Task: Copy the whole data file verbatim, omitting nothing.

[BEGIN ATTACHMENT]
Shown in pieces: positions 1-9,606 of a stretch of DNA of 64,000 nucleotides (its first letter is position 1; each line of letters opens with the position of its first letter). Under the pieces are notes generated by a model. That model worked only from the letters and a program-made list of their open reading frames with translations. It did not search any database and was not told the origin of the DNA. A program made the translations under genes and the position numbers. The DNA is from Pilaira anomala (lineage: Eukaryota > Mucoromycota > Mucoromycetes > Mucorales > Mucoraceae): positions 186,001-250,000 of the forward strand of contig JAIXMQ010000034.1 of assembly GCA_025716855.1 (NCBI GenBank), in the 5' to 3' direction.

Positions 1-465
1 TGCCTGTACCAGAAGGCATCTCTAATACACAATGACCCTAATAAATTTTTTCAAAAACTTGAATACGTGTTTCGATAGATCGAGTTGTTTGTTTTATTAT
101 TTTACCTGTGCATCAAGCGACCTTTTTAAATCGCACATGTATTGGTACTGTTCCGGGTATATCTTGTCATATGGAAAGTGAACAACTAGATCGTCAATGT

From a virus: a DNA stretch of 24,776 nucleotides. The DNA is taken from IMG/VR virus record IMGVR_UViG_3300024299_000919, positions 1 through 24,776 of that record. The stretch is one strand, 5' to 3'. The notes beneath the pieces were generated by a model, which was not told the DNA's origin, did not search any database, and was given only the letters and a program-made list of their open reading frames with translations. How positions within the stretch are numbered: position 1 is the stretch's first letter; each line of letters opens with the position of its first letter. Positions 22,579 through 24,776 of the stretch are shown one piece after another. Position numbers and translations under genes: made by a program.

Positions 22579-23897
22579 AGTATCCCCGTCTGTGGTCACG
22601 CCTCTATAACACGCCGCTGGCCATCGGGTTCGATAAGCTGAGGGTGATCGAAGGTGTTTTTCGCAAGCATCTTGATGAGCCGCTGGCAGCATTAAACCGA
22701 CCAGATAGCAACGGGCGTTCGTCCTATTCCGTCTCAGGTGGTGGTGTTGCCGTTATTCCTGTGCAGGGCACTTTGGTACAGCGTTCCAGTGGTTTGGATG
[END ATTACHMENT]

Shown in pieces: positions 1-9,606 of a stretch of DNA of 64,000 nucleotides (its first letter is position 1; each line of letters opens with the position of its first letter). Under the pieces are notes generated by a model. That model worked only from the letters and a program-made list of their open reading frames with translations. It did not search any database and was not told the origin of the DNA. A program made the translations under genes and the position numbers. The DNA is from Pilaira anomala (lineage: Eukaryota > Mucoromycota > Mucoromycetes > Mucorales > Mucoraceae): positions 186,001-250,000 of the forward strand of contig JAIXMQ010000034.1 of assembly GCA_025716855.1 (NCBI GenBank), in the 5' to 3' direction.

Positions 1-465
1 TGCCTGTACCAGAAGGCATCTCTAATACACAATGACCCTAATAAATTTTTTCAAAAACTTGAATACGTGTTTCGATAGATCGAGTTGTTTGTTTTATTAT
101 TTTACCTGTGCATCAAGCGACCTTTTTAAATCGCACATGTATTGGTACTGTTCCGGGTATATCTTGTCATATGGAAAGTGAACAACTAGATCGTCAATGT

From a virus: a DNA stretch of 24,776 nucleotides. The DNA is taken from IMG/VR virus record IMGVR_UViG_3300024299_000919, positions 1 through 24,776 of that record. The stretch is one strand, 5' to 3'. The notes beneath the pieces were generated by a model, which was not told the DNA's origin, did not search any database, and was given only the letters and a program-made list of their open reading frames with translations. How positions within the stretch are numbered: position 1 is the stretch's first letter; each line of letters opens with the position of its first letter. Positions 22,579 through 24,776 of the stretch are shown one piece after another. Position numbers and translations under genes: made by a program.

Positions 22579-23897
22579 AGTATCCCCGTCTGTGGTCACG
22601 CCTCTATAACACGCCGCTGGCCATCGGGTTCGATAAGCTGAGGGTGATCGAAGGTGTTTTTCGCAAGCATCTTGATGAGCCGCTGGCAGCATTAAACCGA
22701 CCAGATAGCAACGGGCGTTCGTCCTATTCCGTCTCAGGTGGTGGTGTTGCCGTTATTCCTGTGCAGGGCACTTTGGTACAGCGTTCCAGTGGTTTGGATG